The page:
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Resources and research tools for faculty interested in designing their own study abroad programs
From Lonely Planet, the world's leading travel guide publisher,Better Than Fiction 2, the follow-up to 2012's Better Than Fiction, is a second serving of true travel stories told by some of the world's best fiction writers including Dave Eggers, Jane Smileyand Karen Joy Fowler.
There is nothing quite like hitting the road by yourself to awaken your senses, sharpen your mind, and build your confidence. In twenty-three beautifully crafted essays, women recount the thrills of traveling solo.
Immediately after the Cuban Revolution, Havana fostered an important transnational intellectual and cultural scene. Later, Castro would strictly impose his vision of Cuban culture on the populace and the United States would bar its citizens from traveling to the island, but for these few fleeting years the Cuban capital was steeped in many liberal and revolutionary ideologies and influences. Some of the most prominent figures in the Beat Movement, including Allen Ginsberg, Lawrence Ferlinghetti, and Amiri Baraka, were attracted to the new Cuba as a place where people would be racially equal, sexually free, and politically enfranchised.
This book takes the highlights from the world's best guidebooks and puts them together into one 900+ page whopper to create the ultimate guide to Earth. This user-friendly A-Z gives a flavour of each country in the world, including a map, travel highlights, info on where to go and how to get around, as well as some quirkier details to bring each place to life.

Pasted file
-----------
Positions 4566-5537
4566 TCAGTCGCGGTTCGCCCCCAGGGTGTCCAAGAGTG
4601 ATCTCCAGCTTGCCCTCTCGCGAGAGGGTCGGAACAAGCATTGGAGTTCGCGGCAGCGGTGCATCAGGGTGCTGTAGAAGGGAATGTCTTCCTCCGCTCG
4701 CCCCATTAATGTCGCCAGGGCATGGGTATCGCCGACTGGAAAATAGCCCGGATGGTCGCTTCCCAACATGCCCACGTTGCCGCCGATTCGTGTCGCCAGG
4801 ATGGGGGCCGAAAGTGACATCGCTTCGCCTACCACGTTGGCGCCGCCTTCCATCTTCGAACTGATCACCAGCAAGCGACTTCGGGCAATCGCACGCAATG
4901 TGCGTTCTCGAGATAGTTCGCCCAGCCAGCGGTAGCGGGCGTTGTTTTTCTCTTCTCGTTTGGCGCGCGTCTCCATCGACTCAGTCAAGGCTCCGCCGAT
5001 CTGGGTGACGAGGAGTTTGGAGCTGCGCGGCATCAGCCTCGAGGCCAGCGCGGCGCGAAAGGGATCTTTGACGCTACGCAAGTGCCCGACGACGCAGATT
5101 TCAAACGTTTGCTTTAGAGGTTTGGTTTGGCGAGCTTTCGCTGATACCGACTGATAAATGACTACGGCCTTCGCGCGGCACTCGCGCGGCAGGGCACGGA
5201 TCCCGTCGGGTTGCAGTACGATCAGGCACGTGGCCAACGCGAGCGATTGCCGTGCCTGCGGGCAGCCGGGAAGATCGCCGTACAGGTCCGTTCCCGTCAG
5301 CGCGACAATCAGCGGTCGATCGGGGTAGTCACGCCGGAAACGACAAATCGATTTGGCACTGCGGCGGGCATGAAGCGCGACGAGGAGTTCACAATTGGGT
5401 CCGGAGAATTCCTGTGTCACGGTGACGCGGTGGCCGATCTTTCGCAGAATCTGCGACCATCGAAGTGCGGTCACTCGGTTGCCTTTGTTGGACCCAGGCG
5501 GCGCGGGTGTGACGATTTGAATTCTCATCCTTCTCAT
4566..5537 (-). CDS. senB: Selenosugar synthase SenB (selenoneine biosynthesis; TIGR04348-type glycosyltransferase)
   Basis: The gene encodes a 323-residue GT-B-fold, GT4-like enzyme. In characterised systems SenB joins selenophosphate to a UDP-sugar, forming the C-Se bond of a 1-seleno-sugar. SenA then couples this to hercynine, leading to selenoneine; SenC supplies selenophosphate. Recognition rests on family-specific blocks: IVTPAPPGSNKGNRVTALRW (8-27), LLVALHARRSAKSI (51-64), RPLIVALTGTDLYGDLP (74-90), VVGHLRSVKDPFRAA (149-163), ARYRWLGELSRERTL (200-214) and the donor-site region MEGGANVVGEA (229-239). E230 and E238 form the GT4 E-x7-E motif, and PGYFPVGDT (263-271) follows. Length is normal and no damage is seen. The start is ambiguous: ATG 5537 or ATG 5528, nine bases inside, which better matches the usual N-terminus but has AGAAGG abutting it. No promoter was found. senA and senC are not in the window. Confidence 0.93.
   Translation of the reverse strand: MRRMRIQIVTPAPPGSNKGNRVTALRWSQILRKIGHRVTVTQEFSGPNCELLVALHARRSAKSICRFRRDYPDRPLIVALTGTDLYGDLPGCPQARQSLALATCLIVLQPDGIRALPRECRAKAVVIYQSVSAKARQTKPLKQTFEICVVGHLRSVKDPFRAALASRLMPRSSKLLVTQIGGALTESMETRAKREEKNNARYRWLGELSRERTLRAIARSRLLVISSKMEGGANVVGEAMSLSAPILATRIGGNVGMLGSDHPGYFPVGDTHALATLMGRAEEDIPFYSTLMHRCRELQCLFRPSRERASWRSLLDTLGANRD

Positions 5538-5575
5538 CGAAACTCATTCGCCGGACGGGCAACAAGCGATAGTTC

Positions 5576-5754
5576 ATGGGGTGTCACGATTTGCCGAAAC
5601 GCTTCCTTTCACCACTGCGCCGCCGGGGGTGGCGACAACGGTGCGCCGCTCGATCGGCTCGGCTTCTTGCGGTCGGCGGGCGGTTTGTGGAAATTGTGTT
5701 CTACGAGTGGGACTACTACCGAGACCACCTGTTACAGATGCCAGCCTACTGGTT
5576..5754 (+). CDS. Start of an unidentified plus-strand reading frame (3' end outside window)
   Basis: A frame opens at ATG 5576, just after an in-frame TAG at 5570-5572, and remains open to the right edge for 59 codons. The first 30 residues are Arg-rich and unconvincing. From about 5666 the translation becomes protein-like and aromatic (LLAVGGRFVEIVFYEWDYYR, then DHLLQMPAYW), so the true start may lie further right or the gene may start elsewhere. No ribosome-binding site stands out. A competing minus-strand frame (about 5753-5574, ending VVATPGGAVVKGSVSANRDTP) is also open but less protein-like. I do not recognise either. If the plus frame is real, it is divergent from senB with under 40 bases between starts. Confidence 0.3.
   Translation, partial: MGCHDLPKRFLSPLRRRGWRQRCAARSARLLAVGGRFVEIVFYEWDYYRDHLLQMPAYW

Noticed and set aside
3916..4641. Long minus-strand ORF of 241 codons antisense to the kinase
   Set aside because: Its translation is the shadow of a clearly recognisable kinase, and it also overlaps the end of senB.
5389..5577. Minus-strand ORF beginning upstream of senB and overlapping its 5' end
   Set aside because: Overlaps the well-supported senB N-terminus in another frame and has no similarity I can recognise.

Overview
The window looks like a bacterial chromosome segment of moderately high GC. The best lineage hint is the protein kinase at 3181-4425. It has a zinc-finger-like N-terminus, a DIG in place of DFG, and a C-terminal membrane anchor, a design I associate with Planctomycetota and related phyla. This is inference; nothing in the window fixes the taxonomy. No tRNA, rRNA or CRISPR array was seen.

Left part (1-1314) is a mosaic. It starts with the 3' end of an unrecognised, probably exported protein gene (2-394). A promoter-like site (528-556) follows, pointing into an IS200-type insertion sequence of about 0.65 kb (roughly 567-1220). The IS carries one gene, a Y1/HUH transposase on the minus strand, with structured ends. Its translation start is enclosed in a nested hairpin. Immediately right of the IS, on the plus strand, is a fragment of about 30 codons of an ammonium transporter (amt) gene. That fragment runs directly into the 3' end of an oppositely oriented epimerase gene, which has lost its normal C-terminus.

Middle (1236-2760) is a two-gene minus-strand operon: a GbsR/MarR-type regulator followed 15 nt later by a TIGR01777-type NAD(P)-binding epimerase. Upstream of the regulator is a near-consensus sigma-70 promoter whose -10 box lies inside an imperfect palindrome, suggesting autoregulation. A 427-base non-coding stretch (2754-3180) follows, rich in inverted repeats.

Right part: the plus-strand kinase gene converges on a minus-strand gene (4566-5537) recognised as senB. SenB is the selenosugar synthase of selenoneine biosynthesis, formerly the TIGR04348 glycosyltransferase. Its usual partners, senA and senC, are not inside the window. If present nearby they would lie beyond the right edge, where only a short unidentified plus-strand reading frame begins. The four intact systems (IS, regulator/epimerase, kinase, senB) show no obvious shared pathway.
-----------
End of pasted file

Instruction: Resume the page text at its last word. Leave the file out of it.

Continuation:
From "an astonishingly original and entertaining writer" (Michael Dirda,The Washington Post) and "our greatest guide to London" (The Spectator), an extraordinary book about a disappearing city The Olympics, the story goes, have transformed London into a gleaming, wholly modern city. And East London--Olympic headquarters--is the city's new jewel, provider of unlimited opportunities and better tomorrows. The grime and poverty have been scrubbed away, and huge stadiums and grand public sculptures have taken their place. The writer Iain Sinclair has lived in East London for four decades, and inGhost Milk, he tells a very different story about his home: that of a neighborhood turned upside down, of stolen history. Long-beloved parks have vanished; police raids can occur at any time; and high-security exclusion zones--enforced by armed guards and hidden cameras--have steamrolled East London's open streets and public spaces. To prepare for the most public of events, everything has been privatized. A call to arms against the politicians and public figures who have so doggedly preached the gospel of the Olympics,Ghost Milkis also a brilliant reflection on a changing landscape--and Sinclair's most personal book yet. In an attempt to understand what has happened to his beloved city, Sinclair travels farther afield: he walks along the Thames from the North Sea to Oxford; he rides the bus across northern England; he visits Athens and Berlin, Olympic sites of the recent and distant past. Elegiac, intimate, and audacious,Ghost Milkis at once a powerful chronicle of memory and loss, in the tradition of W. G. Sebald and Roberto Bolaño, and a passionate interrogation of our embrace of progress at any cost.
Aim of this guide
Welcome to the Study Abroad Study Guide!
This is a great resource for students who are:
Interested in studying abroad.
Getting ready to study abroad.
Or currently studying abroad.
We have also deigned a portion of this libguide to provide Faculty with:
Useful resources for planning and creating their own Faculty-led abroad programs
Scholarly articles about Faculty-led abroad programs.